Much like his great uncle, revolutionary leader Pancho Villa, retired Mexican army Gen. Carlos Bibiano Villa Castillo isn't easily frightened.
Even before Villa started his job last month as top cop in the Caribbean coast state of Quintana Roo, he'd received a grisly welcome from Mexico's most ruthless drug cartel, the Zetas.
"This is a little gift for you," read the note, which was placed on a dismembered body dumped near the resort city of Cancun. "You're next, Villa."
It was no idle threat. Two years ago, retired Gen. Mauro Enrique Tello was kidnapped, tortured and killed shortly after he was hired as a security adviser to root out corruption in Cancun.
The 62-year-old Villa, who shares the intense stare and strong features of his famous relative, is undeterred. He started his new job on April 5.
"Damn good that they sent me a warning," Villa told The Associated Press. "If they are warning me, I'll be ready."
Such bravado has been a trademark for Villa as he's joined the struggle to contain this country's escalating drug wars and suggested publicly that he subscribes to a shoot-first, ask-questions-later style of policing.
A father of three, Villa sleeps with a rifle and a .44 caliber pistol he calls "mi negrita" _ "my little black one." He joined the military at age 16, happy to receive three hot meals a day after a youth spent herding cattle in the mountains of Durango. A telecommunications and intelligence expert during his 43 years in the military, he rose to the rank of general and now calls the army his father, and the nation his mother.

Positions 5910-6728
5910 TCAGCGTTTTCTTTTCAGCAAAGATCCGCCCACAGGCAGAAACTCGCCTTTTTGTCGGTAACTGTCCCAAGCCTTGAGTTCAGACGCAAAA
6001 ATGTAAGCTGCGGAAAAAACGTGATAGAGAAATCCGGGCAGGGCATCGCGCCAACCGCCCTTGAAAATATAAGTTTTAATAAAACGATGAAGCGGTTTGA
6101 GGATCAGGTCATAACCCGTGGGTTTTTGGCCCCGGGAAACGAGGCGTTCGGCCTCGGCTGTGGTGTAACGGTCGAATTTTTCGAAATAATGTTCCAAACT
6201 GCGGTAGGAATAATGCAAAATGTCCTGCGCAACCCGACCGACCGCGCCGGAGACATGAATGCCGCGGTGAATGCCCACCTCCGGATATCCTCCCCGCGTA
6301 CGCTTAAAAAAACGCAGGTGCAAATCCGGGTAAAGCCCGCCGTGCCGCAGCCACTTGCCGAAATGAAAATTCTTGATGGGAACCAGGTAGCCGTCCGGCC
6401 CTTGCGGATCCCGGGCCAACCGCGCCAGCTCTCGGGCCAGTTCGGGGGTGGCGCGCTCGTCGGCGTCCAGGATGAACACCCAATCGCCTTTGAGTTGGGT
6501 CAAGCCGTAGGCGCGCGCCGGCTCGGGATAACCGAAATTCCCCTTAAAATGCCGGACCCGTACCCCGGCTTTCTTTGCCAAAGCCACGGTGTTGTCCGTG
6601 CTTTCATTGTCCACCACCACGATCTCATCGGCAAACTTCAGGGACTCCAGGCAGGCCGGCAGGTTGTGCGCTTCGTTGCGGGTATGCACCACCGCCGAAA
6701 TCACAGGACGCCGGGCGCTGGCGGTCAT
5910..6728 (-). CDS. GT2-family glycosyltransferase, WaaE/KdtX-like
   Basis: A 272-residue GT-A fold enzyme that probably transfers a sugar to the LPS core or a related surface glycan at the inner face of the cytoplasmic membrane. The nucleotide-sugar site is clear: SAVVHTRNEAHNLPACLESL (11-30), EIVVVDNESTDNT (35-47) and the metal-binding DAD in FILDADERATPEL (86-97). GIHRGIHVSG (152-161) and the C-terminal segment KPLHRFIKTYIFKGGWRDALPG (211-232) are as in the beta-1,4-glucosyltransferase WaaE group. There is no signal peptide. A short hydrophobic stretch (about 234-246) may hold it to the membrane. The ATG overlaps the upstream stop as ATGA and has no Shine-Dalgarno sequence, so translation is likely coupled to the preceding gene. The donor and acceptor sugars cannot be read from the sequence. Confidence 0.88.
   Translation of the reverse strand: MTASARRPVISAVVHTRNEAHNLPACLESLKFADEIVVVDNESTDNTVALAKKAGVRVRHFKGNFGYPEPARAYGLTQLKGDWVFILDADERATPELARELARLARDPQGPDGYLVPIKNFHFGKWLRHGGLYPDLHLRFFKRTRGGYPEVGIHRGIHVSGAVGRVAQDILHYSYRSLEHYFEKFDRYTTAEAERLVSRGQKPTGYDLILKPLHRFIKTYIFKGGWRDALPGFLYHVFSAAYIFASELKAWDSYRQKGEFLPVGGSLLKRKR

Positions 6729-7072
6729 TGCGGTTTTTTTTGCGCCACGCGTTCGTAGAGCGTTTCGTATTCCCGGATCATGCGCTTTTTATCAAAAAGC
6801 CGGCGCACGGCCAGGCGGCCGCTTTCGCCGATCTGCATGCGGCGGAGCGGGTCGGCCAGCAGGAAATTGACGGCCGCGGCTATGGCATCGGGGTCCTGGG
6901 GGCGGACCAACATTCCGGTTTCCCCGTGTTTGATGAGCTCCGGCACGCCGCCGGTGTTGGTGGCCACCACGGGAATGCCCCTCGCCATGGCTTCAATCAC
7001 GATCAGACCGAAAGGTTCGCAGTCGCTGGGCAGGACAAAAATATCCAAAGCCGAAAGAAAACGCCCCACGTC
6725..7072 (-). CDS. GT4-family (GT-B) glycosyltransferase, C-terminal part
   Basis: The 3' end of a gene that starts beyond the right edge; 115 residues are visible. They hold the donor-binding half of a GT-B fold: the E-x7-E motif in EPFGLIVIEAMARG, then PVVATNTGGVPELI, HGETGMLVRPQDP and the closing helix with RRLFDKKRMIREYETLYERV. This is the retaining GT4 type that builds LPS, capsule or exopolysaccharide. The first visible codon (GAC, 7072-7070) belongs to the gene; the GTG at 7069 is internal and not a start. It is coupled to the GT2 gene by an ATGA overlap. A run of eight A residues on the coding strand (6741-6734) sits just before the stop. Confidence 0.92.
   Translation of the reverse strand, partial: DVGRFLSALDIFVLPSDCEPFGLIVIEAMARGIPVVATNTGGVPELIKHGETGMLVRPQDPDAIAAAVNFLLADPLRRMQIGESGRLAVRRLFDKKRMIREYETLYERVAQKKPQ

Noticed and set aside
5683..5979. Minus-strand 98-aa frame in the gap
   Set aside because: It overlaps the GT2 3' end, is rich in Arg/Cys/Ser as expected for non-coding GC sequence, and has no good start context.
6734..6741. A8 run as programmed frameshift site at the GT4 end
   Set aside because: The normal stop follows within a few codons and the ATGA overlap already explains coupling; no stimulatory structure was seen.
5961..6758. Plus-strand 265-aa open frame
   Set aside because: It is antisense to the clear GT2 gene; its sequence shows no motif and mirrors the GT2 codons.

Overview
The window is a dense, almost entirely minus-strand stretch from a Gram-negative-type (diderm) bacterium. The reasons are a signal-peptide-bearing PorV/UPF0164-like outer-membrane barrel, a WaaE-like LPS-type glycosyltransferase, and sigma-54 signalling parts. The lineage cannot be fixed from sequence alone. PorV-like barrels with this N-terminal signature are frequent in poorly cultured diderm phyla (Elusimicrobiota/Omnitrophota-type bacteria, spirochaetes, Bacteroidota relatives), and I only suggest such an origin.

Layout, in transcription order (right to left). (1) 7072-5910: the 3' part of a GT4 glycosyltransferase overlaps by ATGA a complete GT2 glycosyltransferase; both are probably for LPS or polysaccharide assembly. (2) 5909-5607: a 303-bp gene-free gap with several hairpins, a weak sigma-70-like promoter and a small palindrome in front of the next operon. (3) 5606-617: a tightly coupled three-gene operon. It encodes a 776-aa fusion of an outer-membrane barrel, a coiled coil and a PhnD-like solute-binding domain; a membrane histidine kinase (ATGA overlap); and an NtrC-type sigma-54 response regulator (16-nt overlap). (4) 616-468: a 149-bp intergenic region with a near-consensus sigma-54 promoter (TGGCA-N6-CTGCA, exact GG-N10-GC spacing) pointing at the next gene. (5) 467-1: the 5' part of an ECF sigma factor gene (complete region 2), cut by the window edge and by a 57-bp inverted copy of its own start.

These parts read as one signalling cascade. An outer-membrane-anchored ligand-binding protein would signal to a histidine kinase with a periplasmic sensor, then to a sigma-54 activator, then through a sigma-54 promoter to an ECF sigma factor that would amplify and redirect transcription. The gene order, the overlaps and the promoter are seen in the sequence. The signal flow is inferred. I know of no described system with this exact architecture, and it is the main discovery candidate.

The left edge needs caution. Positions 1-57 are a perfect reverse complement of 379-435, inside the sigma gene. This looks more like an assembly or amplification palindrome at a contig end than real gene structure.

In fact, Villa represents a new mold of top cop in a country where all levels of law enforcement _ even federal prosecutors _ have been co-opted by drug cartels. According to Mexico's Institute for Security and Democracy, 17 of Mexico's 32 states have retired military officers heading their departments of public security. Two years ago, the newspaper Reforma said there were only six.
That trend concerns human rights observers, who say a military-based approach threatens to only escalate the violence in a nation where mass graves and gang executions have become numbingly common. Nationwide, drug turf battles already have resulted in more than 34,000 deaths over the last four years.
"Military men have skills for eliminating their enemies, but not necessarily in crime prevention," said Juan Salgado, a specialist in public safety research at Mexico's Center for Economic Research and Teaching.
Oscar Manuel Soto, a researcher for the National Institute of Criminal Justice, notes that military officers have the advantage of specialized training in weapons and tactics, but that knowledge "is to handle situations of war, not to handle civilian situations, and that is a big problem."
The get-tough military style was made famous by Julian Leyzaola, a retired army lieutenant colonel and former Tijuana police chief who now heads public safety in the border city of Ciudad Juarez, Mexico's most dangerous.
While his crackdown on crime was popular in Tijuana, he was accused of torturing police he labeled corrupt. Villa says his strategy and style have nothing to do with Leyzaola, whom he said he's never met.
Villa stoked similar worries, however, after retiring from the military in early 2009 and serving as police chief in the northern city of Torreon, a major battleground between the Zetas and Sinaloa cartels. By his own count, his force carried out 76 gun battles with cartel foot soldiers; he was grazed by a bullet fragment in one confrontation.